The unemployed immigration lawyer charged with killing five people and critically injuring a sixth during an April rampage in Pittsburgh was also the leader of a tiny anti-immigrant, anti-affirmative action political party.

In a search of the Mt. Pleasant home of Richard Baumhammers, 34, police found a manifesto from the "Free Market Party," a group that Baumhammers headed but which apparently had no members.

The document, along with a web page Baumhammers put up last year, demanded an end to Third World immigration, lower taxes, less foreign aid and an English-only policy in the nation's schools. And it insisted that American doors should be opened to white European immigration.

Baumhammers allegedly began his rampage on April 28 when he strode into the home of a Jewish neighbor and allegedly shot her to death. In the 90-minute, two-county massacre that followed, two Asian-Americans, one man from India and a black man were killed. Another Indian man was critically wounded.

Surrounded by police who spotted his car a short time later, Baumhammers was arrested as he allegedly attempted to reload a large-caliber revolver. Also found in his car were spent cartridge casings, live ammunition, two Molotov cocktails and a can of red spray paint.

The synagogue that the first shooting victim attended had been spray-painted that day with red swastikas and the word "Jew."

Baumhammers' attorney hardly denied the charges.

"This isn't a whodunit defense," defense attorney William Difenderfer told the Pittsburgh Post-Gazette, adding that he believed that authorities had "a ton of evidence" implicating his client. "This is a mental infirmity defense."

Attorneys said that Baumhammers had a history of mental illness, although they did not elaborate except to say he had once committed himself to a mental institution.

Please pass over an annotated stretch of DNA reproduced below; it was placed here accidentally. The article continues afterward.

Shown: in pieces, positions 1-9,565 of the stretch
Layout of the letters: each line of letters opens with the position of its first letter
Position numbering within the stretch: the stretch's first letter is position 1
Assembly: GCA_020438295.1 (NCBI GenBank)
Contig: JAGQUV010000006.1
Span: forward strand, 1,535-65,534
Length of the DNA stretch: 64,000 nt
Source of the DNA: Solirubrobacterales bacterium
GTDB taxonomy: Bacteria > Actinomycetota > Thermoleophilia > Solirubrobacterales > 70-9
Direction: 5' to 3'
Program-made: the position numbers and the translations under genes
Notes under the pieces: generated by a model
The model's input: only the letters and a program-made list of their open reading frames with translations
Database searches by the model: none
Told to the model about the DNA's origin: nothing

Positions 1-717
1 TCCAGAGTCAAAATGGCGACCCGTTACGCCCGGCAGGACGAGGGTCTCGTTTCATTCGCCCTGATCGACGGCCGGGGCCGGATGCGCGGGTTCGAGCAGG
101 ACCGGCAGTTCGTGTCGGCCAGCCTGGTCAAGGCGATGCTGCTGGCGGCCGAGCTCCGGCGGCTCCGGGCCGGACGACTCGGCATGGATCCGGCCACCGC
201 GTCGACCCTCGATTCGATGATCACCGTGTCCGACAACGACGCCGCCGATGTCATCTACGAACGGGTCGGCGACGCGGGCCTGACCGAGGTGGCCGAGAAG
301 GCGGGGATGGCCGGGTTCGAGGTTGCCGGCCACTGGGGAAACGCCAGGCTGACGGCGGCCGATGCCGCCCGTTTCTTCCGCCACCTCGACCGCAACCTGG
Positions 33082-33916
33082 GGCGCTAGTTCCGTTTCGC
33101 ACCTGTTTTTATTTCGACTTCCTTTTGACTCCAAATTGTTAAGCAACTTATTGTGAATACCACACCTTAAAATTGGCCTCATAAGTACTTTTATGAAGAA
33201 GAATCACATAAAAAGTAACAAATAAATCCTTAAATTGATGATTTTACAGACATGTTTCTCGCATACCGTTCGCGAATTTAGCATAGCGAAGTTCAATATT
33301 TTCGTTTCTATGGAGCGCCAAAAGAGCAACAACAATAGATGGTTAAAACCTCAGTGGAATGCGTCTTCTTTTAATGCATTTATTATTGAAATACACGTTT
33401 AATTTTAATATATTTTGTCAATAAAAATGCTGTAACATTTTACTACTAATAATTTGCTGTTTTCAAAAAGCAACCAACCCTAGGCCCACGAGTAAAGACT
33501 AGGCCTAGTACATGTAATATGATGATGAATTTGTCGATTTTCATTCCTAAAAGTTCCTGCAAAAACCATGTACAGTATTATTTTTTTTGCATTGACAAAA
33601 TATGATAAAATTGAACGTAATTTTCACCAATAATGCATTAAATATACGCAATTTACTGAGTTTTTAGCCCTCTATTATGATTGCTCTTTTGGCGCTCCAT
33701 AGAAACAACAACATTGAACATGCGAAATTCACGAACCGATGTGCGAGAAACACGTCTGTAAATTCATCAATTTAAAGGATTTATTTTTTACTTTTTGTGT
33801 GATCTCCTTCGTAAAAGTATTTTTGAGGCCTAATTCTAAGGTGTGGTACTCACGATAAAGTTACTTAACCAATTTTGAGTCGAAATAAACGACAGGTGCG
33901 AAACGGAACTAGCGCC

One doctor acquaintance said he was apparently a schizophrenic, and a woman who met him in an institution said he feared he had been poisoned in one of his many trips to Europe, which included trips to his family's homeland of Latvia.

Baumhammers had no immediately evident links to white supremacist individuals or groups. But one such group, the allegedly "mainstream" Council of Conservative Citizens (CCC), did link its own web site to the Free Market Party page that Baumhammers put up in January.

CCC leader Gordon Baum said the site was "pretty innocuous," but the CCC removed the link after the slaughter.

In their search of Baumhammers' home, officials told reporters that they had also found a document detailing the "third way" or "Third Position" political stance.

The Third Position refers to a fairly new brand of extremism that rejects both capitalism and communism, positing instead a neofascism sympathetic to labor. But it was unclear whether this document reflected Baumhammers' own thinking.

Baumhammers, who came from a well-to-do family of medical professionals, spent hours in Internet chat rooms, one acquaintance said.

His America Online member profile said he enjoys "international travel, sports, fine wine and other things." And he included a personal quote that in retrospect sounded positively eerie.

"This too," he wrote in the profile, "shall pass."